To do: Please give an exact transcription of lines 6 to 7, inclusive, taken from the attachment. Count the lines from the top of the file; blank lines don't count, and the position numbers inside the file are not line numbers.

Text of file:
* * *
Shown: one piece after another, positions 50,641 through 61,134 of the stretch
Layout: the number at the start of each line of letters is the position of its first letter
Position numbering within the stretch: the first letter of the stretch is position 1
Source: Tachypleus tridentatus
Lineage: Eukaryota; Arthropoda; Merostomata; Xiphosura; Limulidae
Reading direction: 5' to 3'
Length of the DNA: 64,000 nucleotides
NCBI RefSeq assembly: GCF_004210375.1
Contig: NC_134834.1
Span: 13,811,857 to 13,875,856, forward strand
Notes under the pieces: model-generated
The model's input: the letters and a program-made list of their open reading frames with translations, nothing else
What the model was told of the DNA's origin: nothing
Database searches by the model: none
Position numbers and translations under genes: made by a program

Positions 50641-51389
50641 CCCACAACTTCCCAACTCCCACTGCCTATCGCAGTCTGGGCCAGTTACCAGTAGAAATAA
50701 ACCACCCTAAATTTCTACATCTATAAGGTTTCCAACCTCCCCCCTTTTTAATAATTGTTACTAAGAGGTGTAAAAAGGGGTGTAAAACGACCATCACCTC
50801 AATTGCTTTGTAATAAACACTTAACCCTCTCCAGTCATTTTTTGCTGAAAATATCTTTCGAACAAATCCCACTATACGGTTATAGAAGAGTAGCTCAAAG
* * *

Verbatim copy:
Reading direction: 5' to 3'
Length of the DNA: 64,000 nucleotides